Should I stay or should I go, he says...
October 1, 2008 6:13 PM   Subscribe

So we fell in love after seven years of friendship but the timing is a bit awkward. I had already decided to move back to my home country…

My boyfriend and I have made the relationship "official" a few months ago and we are very much in love and have a great time together. He already has been to my home country on holidays and fell in love with my family, friends, culture, etc.

The trouble is, before we got together, I had already decided to go back home, as I have been away for many years and feel I need to "reconnect" with my culture and be closer to people I care about. He liked the country, found a sense of family he didn't have before. Plus he is currently considering the possibility of moving there with me. Because we already know each other, are more mature (at least we'd like to think that!) and are quite certain of what we want in the long-term, we were considering living together there and etc.

But at the same time he wants to take that step, he reckons the move would be a really big thing to do. He does not speak the language, (but is making impressive progress at learning it) and is scared of relying on me to get started and above all, start from scratch is what scares him.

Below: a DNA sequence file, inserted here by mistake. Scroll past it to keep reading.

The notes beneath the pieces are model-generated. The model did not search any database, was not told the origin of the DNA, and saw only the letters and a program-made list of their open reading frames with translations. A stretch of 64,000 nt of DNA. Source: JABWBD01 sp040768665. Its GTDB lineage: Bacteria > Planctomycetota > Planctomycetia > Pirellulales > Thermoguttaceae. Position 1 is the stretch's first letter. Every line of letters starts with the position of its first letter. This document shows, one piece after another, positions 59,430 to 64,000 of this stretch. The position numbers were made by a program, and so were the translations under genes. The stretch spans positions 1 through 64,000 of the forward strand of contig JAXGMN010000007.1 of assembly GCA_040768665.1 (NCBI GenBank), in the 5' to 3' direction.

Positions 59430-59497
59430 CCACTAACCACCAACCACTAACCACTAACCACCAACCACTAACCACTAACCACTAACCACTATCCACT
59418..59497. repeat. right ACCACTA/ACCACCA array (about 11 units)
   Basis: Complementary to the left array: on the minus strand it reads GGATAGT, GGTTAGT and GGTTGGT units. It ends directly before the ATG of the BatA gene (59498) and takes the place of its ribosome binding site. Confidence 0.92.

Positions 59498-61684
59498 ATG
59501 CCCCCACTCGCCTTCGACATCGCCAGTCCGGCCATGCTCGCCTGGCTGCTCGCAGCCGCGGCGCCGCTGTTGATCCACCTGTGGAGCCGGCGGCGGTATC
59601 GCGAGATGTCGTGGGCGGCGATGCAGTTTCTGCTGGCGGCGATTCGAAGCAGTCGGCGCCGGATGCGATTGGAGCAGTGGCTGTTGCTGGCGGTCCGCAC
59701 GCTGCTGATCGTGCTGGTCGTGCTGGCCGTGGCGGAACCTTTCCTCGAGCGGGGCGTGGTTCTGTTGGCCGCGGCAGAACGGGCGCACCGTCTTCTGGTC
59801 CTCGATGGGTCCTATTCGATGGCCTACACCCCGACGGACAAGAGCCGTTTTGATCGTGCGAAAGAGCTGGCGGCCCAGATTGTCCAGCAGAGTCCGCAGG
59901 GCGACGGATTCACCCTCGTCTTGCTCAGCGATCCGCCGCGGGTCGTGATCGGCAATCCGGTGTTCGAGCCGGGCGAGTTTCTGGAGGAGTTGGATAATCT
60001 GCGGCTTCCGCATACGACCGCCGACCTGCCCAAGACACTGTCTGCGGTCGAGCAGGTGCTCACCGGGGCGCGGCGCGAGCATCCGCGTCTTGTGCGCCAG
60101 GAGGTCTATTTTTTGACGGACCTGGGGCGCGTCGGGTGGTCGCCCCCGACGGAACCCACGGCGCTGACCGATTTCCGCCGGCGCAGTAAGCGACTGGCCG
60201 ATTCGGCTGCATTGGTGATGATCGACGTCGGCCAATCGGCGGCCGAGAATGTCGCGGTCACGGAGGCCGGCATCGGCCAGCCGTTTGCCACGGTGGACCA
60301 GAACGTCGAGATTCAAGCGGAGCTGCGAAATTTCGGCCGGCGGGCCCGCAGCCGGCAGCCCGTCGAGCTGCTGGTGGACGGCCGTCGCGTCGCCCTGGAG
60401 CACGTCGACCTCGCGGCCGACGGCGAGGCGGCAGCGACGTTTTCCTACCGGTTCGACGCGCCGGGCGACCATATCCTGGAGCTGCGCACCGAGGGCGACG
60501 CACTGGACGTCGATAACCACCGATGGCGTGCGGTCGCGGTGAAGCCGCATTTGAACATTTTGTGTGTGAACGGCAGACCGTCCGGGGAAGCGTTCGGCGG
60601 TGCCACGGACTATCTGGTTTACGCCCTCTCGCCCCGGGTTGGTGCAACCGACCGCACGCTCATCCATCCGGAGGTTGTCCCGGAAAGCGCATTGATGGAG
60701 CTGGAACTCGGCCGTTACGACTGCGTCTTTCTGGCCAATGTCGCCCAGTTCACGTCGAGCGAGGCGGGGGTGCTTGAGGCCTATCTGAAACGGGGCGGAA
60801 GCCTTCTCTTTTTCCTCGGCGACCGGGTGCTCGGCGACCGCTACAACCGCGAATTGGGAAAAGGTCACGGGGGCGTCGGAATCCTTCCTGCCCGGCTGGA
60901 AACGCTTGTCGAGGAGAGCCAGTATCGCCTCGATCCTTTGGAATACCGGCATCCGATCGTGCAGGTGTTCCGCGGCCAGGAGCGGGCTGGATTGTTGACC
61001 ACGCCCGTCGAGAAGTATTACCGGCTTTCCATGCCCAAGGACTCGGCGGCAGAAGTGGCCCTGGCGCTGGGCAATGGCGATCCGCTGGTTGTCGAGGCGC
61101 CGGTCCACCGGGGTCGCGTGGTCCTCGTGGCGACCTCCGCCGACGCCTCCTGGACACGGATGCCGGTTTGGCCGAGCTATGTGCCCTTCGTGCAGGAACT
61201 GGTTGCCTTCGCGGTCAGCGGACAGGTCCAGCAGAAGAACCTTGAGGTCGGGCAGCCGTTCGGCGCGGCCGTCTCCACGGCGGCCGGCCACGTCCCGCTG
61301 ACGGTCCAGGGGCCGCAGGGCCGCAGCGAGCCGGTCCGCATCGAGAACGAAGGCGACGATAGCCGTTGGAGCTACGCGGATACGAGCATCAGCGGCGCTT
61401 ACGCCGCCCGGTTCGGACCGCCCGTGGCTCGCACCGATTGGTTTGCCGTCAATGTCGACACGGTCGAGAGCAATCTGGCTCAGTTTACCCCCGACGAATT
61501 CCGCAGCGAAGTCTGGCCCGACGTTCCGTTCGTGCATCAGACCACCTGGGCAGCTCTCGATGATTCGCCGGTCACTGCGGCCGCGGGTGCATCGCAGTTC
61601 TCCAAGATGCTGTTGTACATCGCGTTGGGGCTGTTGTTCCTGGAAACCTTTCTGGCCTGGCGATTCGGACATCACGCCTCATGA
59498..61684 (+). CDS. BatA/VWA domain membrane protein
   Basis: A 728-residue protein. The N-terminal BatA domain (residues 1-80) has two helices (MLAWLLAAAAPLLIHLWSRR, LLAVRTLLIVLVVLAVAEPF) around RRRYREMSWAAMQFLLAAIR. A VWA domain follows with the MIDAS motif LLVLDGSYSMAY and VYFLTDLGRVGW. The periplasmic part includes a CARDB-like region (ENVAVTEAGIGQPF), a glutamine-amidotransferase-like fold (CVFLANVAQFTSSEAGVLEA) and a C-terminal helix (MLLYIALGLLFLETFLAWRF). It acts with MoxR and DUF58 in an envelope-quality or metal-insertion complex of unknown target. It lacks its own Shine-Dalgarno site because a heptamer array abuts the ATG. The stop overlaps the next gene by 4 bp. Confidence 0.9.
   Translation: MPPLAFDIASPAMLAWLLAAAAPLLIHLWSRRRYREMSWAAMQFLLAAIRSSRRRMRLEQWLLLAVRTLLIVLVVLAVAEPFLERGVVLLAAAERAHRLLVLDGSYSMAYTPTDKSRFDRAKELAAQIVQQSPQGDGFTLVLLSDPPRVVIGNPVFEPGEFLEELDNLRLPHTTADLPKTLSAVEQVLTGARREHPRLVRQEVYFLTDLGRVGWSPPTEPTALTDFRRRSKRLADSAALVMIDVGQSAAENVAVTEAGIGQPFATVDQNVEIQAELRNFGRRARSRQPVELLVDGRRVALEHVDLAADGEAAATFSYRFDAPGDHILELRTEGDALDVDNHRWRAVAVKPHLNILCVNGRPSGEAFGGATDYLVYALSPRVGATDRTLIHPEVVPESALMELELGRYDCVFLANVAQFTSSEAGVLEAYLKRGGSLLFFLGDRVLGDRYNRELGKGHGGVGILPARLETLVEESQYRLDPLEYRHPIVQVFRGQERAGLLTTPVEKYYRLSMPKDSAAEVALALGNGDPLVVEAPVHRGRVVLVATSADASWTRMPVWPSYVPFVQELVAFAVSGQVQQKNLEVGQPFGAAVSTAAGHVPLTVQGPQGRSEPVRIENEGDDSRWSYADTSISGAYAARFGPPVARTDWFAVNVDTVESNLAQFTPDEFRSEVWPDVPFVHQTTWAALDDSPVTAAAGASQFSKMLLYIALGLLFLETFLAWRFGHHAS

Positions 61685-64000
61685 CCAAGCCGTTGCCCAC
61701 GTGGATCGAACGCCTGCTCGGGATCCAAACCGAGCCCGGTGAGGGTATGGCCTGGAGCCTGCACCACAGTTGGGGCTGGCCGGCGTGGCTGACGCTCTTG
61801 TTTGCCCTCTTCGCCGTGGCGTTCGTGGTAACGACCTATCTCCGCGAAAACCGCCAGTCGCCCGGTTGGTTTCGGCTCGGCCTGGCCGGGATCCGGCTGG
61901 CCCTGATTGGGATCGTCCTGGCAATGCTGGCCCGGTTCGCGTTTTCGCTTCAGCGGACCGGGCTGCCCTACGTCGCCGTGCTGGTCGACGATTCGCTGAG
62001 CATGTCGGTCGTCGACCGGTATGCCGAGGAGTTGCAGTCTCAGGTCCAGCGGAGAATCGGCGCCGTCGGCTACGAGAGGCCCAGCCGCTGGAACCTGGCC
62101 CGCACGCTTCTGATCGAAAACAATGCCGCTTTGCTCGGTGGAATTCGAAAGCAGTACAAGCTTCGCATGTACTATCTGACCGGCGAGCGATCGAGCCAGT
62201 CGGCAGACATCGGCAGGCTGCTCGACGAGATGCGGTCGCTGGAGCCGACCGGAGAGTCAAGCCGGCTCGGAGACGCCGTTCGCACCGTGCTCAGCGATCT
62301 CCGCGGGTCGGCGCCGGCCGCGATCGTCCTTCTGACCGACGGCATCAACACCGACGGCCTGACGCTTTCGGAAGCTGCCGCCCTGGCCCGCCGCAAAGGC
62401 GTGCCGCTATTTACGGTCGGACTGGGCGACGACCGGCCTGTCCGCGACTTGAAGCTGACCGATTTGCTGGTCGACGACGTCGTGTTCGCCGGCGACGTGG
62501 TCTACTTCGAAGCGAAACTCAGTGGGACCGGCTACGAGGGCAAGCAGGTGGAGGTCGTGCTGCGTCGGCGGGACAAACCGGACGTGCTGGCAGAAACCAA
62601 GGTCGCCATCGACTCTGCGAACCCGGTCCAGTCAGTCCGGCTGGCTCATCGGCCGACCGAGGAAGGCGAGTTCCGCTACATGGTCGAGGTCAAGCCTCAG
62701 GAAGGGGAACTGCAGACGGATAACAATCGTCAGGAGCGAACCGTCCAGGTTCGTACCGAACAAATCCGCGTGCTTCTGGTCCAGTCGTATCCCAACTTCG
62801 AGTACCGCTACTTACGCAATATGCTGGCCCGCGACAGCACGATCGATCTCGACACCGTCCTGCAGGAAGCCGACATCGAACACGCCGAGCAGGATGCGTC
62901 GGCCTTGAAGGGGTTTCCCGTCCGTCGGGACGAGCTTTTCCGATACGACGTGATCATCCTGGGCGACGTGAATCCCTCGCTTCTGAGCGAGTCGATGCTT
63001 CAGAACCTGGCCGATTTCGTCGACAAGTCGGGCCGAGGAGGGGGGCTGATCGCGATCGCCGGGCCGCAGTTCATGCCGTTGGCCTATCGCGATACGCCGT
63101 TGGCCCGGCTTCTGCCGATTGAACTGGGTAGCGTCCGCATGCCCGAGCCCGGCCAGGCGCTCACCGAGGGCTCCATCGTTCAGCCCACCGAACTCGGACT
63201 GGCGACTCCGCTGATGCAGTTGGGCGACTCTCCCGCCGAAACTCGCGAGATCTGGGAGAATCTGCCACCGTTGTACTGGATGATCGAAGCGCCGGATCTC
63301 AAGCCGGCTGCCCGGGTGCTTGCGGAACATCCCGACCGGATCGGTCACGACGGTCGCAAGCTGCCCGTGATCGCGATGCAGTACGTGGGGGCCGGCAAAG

In terms of professional opportunities though, there is a fair amount of opportunities in the new place, but it would mean that he would need to make an effort to go out, meet people, learn the social etiquette, etc. He is a sociable guy so he shouldn't have that much of an issue with that.

I had a bit of an outburst with him last night because when I asked about what his thoughts are, he said he just wanted to enjoy the time we have together. Which makes me think he may just want to enjoy it here and end it all when I leave, which sounds a bit unreasonable, but I am scared of giving the best of me and getting hurt later.

How can I deal with that uncertainty? I don't want to make plans for a life I am not certain that is going ahead or not. And how can I show him that I will be there for him because I love him? I also don't want to put him under a lot of pressure as I am aware this may push him away. Any suggestions? Thanks!
posted by anonymous to Human Relations (12 answers total)
Which makes me think he may just want to enjoy it here and end it all when I leave, which sounds a bit unreasonable...

What? That's completely reasonable, in most circumstances. There isn't an easy choice here. That said, I think you guys should figure this out ASAP rather than later, to avoid you feeling like you are the best of [you] and getting hurt later.